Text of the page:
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How Nurses are Thriving in a Bad Economy

With Congress and debt deals being posted on every newspaper headline and news site, it’s imperative to plan for the future. How are those in an Vocational Nursing school thriving in this economy?

On HighlandsToday.com, writer Pallavi Agarwal explores the future of the health care industry, specifically those who are Vocational Nursing and RNs and how hospitals are responding to government reimbursement cuts.

“’There has definitely been an economic impact,’ said Mary Lou Brunell, executive director of the Florida Center for Nursing in Orlando… The center projects a tight labor market for RNs and LPNs for a few years as the economy recovers slowly… As state and federal governments look to trim their budgets, reimbursement rates for Medicare and Medicaid are taking a hit, Brunell said…Employers who depend on those funds may find themselves having to do more with less.”

Agarwal also explains the interesting situation nurses are in during this economic crisis. “Health care professionals are being forced to work more hours to supplement their family income because their spouses may have lost jobs, be forced to come out of retirement or delay their retirement,” Brunell said.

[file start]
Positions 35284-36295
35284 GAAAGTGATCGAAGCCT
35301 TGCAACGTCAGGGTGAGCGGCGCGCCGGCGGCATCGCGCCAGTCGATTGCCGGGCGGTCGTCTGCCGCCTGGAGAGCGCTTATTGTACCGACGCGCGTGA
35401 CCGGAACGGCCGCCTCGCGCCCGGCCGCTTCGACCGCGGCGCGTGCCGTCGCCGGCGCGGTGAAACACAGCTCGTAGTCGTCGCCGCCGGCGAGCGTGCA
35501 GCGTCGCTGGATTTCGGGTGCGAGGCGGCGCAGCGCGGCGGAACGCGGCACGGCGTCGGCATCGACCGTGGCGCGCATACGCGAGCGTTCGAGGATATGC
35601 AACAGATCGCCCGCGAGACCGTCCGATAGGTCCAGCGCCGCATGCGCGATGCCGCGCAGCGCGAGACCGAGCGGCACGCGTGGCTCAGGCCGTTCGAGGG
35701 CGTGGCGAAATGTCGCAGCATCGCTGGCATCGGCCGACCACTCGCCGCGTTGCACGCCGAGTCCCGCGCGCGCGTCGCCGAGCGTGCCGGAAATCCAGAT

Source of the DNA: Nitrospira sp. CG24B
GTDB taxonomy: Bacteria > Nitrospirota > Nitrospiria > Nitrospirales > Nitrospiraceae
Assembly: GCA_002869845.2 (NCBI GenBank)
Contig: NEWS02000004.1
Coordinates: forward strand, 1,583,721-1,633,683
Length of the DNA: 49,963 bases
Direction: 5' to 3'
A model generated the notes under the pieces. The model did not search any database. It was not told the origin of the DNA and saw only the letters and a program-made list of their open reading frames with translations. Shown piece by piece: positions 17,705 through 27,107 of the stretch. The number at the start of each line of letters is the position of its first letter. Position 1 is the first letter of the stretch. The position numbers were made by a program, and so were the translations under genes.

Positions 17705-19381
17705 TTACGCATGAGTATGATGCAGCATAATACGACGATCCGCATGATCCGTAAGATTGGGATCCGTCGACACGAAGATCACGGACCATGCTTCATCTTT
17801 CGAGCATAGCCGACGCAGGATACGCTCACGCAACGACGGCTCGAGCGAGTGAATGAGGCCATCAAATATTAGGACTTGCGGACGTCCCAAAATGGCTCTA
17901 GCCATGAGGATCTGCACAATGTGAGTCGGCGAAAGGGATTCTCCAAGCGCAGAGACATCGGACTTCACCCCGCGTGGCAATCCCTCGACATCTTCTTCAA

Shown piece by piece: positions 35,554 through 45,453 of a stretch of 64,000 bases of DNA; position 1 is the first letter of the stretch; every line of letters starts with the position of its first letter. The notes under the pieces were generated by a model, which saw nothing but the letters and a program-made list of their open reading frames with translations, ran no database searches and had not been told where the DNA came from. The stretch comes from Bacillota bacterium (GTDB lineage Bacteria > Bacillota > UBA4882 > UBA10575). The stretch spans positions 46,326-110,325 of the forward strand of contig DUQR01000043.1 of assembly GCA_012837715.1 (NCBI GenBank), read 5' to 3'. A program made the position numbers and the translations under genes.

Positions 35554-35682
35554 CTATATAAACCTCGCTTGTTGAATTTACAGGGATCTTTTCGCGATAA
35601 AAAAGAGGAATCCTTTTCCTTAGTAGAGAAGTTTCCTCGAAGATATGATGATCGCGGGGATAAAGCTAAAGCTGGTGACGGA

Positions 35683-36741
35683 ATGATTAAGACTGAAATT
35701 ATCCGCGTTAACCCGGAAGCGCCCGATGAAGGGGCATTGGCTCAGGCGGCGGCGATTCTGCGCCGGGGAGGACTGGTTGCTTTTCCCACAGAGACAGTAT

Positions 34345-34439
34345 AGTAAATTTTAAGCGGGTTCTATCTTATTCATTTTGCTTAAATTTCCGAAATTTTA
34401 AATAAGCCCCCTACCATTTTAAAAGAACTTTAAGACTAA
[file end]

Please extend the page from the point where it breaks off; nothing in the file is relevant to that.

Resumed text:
However, on the American Association of Colleges of Nursing (AACN) website, some great statistics were posted including that: “In June 2011, Wanted Analytics reported that employers and staffing agencies posted more than 121,000 new job ads for Registered Nurses in May, up 46% from May 2010. About 10% of that growth, or 12,700, were ads placed for positions at general and surgical hospitals, where annual turnover rates for RNs average 14% according to a recent KPMG survey.” It was also noted that “Hospitals, long-term care facilities, and other ambulatory care settings added 37,000 new jobs in March 2011, the biggest monthly increase recorded by any employment sector.”

Although budgets are being trimmed, the senior population is growing and the demand for nurses is still high. The AACN states that “According to a May 2001 report, Who Will Care for Each of Us?: America’s Coming Health Care Crisis, released by the Nursing Institute at the University of Illinois College of Nursing, the ratio of potential caregivers to the people most likely to need care, the elderly population, will decrease by 40% between 2010 and 2030. Demographic changes may limit access to health care unless the number of nurses and other caregivers grows in proportion to the rising elderly population.”

It is obvious that nurses will be in demand for a long time to come, regardless of financial situations. Those in a vocational nursing college are sure to find jobs, the key is to be persistent and patient.

To read the complete articles mentioned in this post, please visit

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